Note the high tech tilt control. A pair of bricks for more tilt and a pair of plant pot bottoms for less tilt. I have built a sliding track with a camera mount on it. That is a clamp slightly out of view to hold the track to the ladder. It’s a cheap set up but not very portable.

a sliding track

This track is much longer than you really need. Typically you would only move the camera about the distance between your eyes but its fun to experiment with different distances. When you move it farther it can make it harder to view but it does emphasize the depth.

This camera has a manual setting so I can make sure the exposure is exactly the same in the two pictures. Some graphics programs can make up for a small difference in exposures.

With no breeze it was ideal for shooting but really hot for the photographer. After you get your two shots, you can format them in a graphics program side by side. I usually format them for cross viewing. But I also have different sets of 3D glasses and for viewing that way you swap the two images.

You can learn to cross view at my tutorial here. I have more 3D pictures in my gallery. And finally, you were probably expecting my lily picture but I also shot this.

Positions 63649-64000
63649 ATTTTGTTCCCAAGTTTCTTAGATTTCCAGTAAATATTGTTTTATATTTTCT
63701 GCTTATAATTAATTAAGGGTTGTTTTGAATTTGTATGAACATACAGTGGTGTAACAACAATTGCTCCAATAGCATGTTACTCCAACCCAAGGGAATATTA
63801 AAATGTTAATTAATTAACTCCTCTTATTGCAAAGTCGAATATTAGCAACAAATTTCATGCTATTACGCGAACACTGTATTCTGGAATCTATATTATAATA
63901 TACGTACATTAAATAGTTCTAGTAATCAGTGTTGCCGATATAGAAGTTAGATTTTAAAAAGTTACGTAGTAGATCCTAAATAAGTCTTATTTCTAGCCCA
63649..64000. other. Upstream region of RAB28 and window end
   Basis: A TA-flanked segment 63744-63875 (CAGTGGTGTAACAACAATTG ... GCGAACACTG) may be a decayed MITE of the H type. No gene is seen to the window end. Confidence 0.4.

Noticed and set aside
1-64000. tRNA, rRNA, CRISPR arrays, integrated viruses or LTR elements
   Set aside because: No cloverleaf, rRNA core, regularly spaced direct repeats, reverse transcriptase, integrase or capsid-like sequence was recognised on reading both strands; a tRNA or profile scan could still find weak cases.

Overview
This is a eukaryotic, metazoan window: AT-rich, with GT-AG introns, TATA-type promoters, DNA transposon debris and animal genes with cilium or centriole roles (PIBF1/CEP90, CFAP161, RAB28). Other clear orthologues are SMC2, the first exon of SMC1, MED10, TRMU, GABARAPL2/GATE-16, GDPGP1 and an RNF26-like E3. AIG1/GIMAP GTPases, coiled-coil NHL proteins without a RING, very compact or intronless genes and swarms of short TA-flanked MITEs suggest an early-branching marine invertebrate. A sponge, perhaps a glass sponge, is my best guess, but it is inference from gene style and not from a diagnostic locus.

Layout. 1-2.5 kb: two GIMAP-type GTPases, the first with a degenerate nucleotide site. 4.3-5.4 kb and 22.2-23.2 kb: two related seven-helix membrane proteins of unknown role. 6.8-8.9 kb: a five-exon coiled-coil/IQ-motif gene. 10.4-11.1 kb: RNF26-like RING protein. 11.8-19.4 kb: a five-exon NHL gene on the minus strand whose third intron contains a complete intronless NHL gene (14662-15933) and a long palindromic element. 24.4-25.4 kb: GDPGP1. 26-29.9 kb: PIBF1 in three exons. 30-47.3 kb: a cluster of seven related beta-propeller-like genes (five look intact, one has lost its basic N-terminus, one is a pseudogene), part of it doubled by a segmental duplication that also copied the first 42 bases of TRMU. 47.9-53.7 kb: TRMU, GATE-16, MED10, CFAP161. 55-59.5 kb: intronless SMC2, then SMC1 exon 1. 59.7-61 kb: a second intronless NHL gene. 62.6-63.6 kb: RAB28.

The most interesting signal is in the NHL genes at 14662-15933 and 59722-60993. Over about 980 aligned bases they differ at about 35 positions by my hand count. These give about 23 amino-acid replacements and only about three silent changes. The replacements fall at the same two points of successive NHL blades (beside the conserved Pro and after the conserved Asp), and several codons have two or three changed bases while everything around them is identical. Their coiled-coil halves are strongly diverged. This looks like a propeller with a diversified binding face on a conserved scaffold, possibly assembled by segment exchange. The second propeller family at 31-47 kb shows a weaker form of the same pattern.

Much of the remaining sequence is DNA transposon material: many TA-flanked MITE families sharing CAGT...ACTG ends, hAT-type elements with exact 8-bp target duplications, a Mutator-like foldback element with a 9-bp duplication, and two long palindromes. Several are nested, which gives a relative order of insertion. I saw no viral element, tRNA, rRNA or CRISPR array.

A Raspberry

To see it in 3D click here.

Universal Theory of Humor

Wednesday, June 18th, 2008

It seems like I’m always seeing claims that someone has invented a car that runs on water. The problem is, you can break water into hydrogen and oxygen but it takes as much energy to do it as you would get burning the hydrogen. On the other hand, we are about to buy a gas burning car and I joke right after we do, someone will invent one that runs on urine.

Check out these pictures of astronauts working in space.

There are more than 750 cancer therapies currently in development. This article is about cancer stem cells and a possible cure.

Speaking of stem cells, researchers are on the verge of making old muscle young again.

Want to live in million dollar houses for free? Here is how to do it.

I really prefer it if these pictures were just presented in a cross-view format. Here are some old pictures presented in 3D using the wiggle vision approach.

This is pretty strange. Extreme ironing is people ironing in unusual places.

It’s not an easy read but; Is the Universe Actually Made of Math?

This article about the first universal theory of humor isn’t very funny. It is interesting though.

Amusing childish games such as peek-a-boo and clap hands all exhibit the precise mechanism of humour as it appears in any adult form. Peek-a-boo can elicit a humorous response in infants as young as four months, and is, effectively, a simple process of surprise repetition, forming a clear, basic pattern.

For some reason it made me think of that silly Monty Python skit; The funniest Joke in the world.

There is a full moon tonight. For years I thought the moon looked larger when it rises because of some atmospheric distortion. It’s actually all an illusion.

And finally, here is a cute story of a cat and bear who are best friends.

More 3D

Monday, May 26th, 2008